[cfe-dev] [EXTERNAL] Re: making -ftrivial-auto-var-init=zero a first-class option

Florian Hahn via cfe-dev cfe-dev at lists.llvm.org
Mon May 4 07:52:14 PDT 2020

> On Apr 30, 2020, at 02:16, JF Bastien via cfe-dev <cfe-dev at lists.llvm.org> wrote:
> I’ve consulted with folks in security, compilers, and developers of security-sensitive codebases. A few points:
> They like that automatic variable initialization provides a security mitigation for a significant percentage of observed zero-day exploits, at extremely low cost, with little chance of regression.
> They like that pattern initialization is a “smoking gun” when seen in a crash log. The size+performance costs have decreased in the last year, but they’d like to see it improve further.
> They like the lower size+performance cost of zero initialization as well as the safety it offers for e.g. size variables (because a size of 0xAA…AA is “infinite” which is bad for bounds checking, whereas zero isn’t). They don’t like that zero is often a valid pointer sentinel value (i.e. initializing pointers to zero can be used in unexpected data flow). They don’t like the silly long compiler flag.
> We’ve deployed automatic variable initialization in a significant amount of code. The vast majority of our deployment uses pattern initialization. A small number uses zero, of which you’ll note XNU <https://opensource.apple.com/source/xnu/xnu-6153.11.26/makedefs/MakeInc.def.auto.html>. We’ve only chosen zero in cases where size or performance were measured issues.
> Automatic variable initialization which might sometimes trap (as Richard suggests) is a proposal we’d like to see implemented, but we’d like to see it under its own separate flag, something like UBSan does with developers choosing trapping or logging modes. The main reason is that pure trapping with zero-init will make deployment significantly harder (it’s no longer a low-risk mitigation), and it’ll make updating our compiler significantly harder (because it might change where it generates traps over time). We also think that trapping behavior would need good tooling, for example through opt remarks, to help find and fix parts of the code where the compiler added traps. A logging mode would ease some of this burden. As well, we’re not convinced on the size+performance cost of either tapping nor logging, complicating the adoption of the mitigation.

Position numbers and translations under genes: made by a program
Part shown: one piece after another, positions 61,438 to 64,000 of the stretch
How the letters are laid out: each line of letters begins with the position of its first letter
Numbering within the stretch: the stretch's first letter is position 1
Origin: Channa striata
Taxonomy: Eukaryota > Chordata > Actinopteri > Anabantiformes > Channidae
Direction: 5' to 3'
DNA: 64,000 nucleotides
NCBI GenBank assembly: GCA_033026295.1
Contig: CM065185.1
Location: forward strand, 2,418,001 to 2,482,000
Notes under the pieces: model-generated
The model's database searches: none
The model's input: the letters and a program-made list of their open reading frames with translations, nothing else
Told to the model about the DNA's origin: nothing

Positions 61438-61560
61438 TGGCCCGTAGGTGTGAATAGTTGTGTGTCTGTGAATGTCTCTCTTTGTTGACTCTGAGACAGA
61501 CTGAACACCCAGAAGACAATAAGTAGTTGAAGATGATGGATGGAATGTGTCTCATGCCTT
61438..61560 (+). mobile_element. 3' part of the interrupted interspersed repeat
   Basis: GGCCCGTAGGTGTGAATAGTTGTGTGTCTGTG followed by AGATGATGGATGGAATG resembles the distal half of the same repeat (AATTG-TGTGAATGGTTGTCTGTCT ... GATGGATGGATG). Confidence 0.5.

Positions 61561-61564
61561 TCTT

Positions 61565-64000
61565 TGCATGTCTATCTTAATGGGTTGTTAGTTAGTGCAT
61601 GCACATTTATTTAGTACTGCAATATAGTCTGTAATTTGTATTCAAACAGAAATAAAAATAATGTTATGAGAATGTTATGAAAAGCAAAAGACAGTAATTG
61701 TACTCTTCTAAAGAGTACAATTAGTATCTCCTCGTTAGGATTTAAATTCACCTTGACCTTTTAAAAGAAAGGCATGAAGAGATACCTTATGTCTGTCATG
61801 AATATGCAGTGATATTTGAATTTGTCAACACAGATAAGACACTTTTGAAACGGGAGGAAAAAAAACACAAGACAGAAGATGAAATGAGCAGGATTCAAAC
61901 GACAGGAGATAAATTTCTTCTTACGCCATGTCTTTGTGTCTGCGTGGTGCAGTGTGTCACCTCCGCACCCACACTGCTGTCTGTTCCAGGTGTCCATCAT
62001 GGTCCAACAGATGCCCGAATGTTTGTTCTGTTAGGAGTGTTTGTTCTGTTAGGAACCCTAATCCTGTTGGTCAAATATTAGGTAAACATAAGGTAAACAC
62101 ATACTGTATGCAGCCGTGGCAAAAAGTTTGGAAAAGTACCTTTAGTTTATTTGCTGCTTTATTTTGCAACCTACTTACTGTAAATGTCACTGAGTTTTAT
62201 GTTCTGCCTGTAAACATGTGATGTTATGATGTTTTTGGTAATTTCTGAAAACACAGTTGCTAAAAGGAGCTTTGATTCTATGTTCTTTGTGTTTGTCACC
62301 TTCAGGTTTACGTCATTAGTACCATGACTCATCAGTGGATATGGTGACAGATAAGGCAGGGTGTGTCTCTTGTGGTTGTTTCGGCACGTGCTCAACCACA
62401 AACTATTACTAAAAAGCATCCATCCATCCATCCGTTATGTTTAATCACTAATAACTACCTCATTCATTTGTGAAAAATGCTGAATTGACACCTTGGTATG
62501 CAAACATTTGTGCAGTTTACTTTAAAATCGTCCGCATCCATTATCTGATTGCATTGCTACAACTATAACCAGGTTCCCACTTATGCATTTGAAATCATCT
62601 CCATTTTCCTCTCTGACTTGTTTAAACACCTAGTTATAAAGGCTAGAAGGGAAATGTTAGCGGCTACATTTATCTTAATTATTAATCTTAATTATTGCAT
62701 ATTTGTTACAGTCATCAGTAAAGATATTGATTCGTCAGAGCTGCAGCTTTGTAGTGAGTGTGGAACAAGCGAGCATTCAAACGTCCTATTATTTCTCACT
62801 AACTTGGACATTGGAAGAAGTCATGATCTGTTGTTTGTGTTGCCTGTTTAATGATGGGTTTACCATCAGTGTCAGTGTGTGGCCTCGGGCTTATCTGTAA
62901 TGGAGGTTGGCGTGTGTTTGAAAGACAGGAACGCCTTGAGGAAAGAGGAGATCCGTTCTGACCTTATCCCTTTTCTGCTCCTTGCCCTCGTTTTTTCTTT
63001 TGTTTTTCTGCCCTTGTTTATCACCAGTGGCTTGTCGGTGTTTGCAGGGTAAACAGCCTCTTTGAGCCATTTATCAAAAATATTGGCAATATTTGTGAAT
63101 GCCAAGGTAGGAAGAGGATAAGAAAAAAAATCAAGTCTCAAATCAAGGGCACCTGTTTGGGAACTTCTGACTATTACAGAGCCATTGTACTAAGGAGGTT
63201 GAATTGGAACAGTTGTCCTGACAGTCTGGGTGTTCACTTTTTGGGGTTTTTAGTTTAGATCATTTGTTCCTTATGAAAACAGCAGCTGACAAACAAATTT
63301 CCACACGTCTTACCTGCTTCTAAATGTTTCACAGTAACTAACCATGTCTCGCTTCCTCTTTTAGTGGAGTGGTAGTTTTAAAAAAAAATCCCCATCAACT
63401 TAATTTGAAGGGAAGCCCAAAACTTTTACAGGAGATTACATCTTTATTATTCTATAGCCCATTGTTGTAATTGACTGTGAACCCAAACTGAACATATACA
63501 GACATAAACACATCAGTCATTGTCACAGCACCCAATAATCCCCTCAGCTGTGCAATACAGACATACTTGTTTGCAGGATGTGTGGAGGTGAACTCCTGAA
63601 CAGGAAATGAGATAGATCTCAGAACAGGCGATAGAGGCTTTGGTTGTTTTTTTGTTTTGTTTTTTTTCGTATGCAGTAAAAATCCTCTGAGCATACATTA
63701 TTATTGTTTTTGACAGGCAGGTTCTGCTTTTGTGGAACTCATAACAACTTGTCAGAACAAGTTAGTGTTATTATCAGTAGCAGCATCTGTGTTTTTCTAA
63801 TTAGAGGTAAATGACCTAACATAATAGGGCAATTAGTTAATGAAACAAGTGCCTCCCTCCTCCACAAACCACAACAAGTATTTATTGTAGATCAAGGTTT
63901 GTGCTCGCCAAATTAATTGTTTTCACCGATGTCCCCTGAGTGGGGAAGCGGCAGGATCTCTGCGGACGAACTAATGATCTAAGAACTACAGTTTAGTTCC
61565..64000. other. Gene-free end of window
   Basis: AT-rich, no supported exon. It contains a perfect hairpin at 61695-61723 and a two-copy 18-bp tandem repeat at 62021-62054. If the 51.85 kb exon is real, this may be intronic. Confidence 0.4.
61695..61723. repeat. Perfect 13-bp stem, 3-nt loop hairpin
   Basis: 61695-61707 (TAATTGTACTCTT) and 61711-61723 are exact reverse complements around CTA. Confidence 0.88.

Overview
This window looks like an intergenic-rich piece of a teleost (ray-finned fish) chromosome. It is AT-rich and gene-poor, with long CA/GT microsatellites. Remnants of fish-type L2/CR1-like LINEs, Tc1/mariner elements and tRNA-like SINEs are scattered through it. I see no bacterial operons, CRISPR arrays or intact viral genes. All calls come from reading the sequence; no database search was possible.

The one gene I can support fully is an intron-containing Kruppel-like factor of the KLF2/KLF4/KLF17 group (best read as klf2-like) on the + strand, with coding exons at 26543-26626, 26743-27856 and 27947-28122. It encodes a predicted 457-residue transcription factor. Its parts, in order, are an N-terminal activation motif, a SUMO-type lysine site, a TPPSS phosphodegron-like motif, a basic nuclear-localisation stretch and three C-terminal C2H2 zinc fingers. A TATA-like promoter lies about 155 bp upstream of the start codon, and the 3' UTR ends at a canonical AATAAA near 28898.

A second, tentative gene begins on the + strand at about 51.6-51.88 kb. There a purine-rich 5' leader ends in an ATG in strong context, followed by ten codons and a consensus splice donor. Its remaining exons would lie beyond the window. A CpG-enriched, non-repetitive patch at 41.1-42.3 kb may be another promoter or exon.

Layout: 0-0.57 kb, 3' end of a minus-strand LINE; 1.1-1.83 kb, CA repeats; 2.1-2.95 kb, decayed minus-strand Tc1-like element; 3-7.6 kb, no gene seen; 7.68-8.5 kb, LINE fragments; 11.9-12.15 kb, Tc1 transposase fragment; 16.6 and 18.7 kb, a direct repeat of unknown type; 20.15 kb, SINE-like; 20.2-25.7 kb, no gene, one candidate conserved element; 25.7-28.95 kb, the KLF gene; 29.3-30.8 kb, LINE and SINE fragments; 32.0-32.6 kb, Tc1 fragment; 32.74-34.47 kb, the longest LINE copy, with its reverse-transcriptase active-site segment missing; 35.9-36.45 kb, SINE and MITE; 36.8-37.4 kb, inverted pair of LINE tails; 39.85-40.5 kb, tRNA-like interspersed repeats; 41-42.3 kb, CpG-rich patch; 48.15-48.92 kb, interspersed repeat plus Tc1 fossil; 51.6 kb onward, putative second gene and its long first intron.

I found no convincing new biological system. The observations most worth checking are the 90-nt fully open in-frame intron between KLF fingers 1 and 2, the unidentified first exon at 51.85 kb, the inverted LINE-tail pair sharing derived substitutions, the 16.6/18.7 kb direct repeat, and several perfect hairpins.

> We don’t think the design space has been explored enough. We might want to differentiate initialization more than just “floating point is 0xFF…FF, everything else is 0xAA…AA”. For example:
> We could pattern-init pointers (maybe with compile-time random different patterns), and zero-init scalars. This has a good mix of performance and security upsides.
> We could key off heuristics to choose how to initialize, such as variable names, function names, or some machine learning model (and for those who know me: I’m not joking).
> We could use a variety of runtime pseudo-random sources to initialize values.
> We could add a new IR “undef” type, or different late-stage treatment of “undef”, to apply initialization after optimizations have found interesting facts about the program.
> We’d like to see work continue on improving this mitigation, optimizations around it, and other similar mitigations.

On the optimization side, work on cross-basicblock DSE using MemorySSA is currently underway. The goal is to remove a major limitation of the current DSE implementation. A few initial patches landed already, but there’s still plenty of work to do. I’ve created https://bugs.llvm.org/show_bug.cgi?id=45792 to collect information, in case anyone is interested in working on this.

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